Lucky Straights

The ramblings and mumblings of a wannabe poker pro

Thoughts on My Sit-N-Go Play and Switching Games

Maybe its just because I’m having a bit of a rough time with the game a the moment, but I’m starting to question myself and how I’m doing things. Not in a panicky, desperate way like I seemed to do the last time I was in a bad run, but still I’m beginning to pose some questions to myself.

Maybe its just because of lost rather a lot of games since I got back into it, far too many in fact, but then again, maybe thats the reason why I’m able to see these things, we don’t question ourselves too much when where winning do we?

I’m finding myself in lots of situations where I feel torn between how best to play it, and I’m not talking about moves or read based plays or even about math based plays, I’m referring to basic strategy.

I’m consistently, of late anyways, faced with situations in the Sit-N-Go’s, where I believe in theoretical sense I should take one course of action, but also acknowledge the opposite course, which seems to have left me sometimes doing one, sometimes doing the other, almost at random, without no real sense of it at all. All of these situations relate to the stages of a Sit-N-Go, where I’m adjusting my play based on how deep I am in to the tournament and how big the blinds are relative to my stack.

A basic tenet of my Sit-N-Go play, as been pieced together from the NL section of Lee Jones book ‘Winning Low Limit Hold’em’, which I wholeheartedly agree with, but I’m begging to face lots of situations where I feel this isn’t working for me, and may actually be costing me pots, and with that tournaments cashes.

These issues are beginning to affect me so much that I am starting to consider moving to cash games once I’ve achieved my bonus, at least for a while. I have a copy of Skylansky’s NL Hold’em Theory and Practice which I could use as my guide, and can I give the Sit-N-Go’s a break, maybe just playing the occasional two table or a larger “bargain tournament” scheduled on Poker Stars and try and build up my bankroll via this route, returning to the Sit-N-Go’s with enough funds to rejoin them at the higher, $5 level.

A closing thoughts, should I be aware of playing hands according to the stage of the tournament I am in, but be willing to play the hand as if in a vacuum when the situation warrants it?

These are two recent hands that seems typical of this dilemma I seem to have put myself in :

Here in the BB I find AK and with a raise to 4xBB and two calls, I elect to call instead of re-raise, as a re-raise would commit a large portion of my stack very early in the tournament.

I did the complete opposite of what I feel I should do, because of the “early stage” game plan I have developed, based on the Lee Jone’s txt, whereby I would only re-raise with kings or aces so early. I was fortunate here, as if an ace fell I would likely have gone broke.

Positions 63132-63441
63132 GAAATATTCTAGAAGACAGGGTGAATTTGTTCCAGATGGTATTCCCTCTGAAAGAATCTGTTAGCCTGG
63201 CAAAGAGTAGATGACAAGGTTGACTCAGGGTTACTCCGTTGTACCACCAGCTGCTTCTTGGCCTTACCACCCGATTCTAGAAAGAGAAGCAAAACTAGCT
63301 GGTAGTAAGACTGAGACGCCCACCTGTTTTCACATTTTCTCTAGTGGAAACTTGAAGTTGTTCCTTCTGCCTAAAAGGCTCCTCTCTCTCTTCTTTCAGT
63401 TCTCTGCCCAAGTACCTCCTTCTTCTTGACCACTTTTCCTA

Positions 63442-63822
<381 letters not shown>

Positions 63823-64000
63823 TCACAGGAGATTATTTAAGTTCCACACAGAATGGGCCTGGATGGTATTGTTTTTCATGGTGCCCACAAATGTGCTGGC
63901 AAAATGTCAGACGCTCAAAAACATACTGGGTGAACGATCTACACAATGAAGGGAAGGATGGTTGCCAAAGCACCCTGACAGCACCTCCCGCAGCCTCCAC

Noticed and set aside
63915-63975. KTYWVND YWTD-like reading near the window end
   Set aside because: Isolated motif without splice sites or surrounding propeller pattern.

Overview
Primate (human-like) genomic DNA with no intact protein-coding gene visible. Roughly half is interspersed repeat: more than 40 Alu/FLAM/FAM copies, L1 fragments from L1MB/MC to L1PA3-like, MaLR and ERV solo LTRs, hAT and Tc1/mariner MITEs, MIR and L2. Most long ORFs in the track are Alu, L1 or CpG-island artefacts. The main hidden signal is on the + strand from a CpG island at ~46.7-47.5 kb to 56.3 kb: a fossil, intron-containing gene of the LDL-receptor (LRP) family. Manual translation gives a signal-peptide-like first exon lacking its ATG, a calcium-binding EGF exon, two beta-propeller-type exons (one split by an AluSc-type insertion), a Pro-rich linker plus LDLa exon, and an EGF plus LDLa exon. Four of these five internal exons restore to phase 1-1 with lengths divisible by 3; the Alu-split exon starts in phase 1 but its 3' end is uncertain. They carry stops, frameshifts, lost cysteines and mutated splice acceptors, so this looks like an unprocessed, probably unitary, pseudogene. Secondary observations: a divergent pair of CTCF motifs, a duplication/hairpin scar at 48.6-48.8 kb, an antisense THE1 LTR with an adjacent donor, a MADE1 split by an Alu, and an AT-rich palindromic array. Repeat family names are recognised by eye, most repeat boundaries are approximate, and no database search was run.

Treating this hand as if the stage of the Sit-N-Go didn’t matter, perhaps in a cash game, I would re-raise around $400. After watching this player throughout the rest of the match, he would likely go all-in at this point, then I would likely fold with no information about the player to suggest otherwise.

http://www.pokerhand.org/?1980689

I limped in here with AQ in MP with some a call and two folds in front, because I felt it was too early to raise. Though this is something I mentioned not long ago, I’m willing to call a standard raise with AQ here, so I should be willing to make a standard raise here with AQ, correct?

Everyone else calls and the big blind checks. On the flop I hit TP. There are two checks and a bet of 3xBB in front of me, so I raise him $140 more, to put him to the test and to chase out any draws. I get a call behind me. Then the raiser comes over the top for a further $400. I fold, and I fold because its the 1st level, and I didn’t felt my AQ wasn’t strong enough to play for all of my chips against a caller and a re-raiser. Its unlikely he held AK, but with me not raising pre-flop he could certainly have had A8 or A9.

This is a problem I’ve faced before in the $1 Sit-N-Go’s, where ego-minded players tend to play back at you, because the assume you must be bluffing in these spots because you didn’t raise pre-flop.

Playing this without consideration to how early this hand occurred in the tournament, I would make a standard raise to around 5xBB pre-flop, and on the same flop, be prepared to go all the way with it, depending on the individual and is betting action.

http://www.pokerhand.org/?1986196

Any thoughts on this?

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January 24, 2008 - Posted by | Sit-N-Go's 2 | , , , , ,

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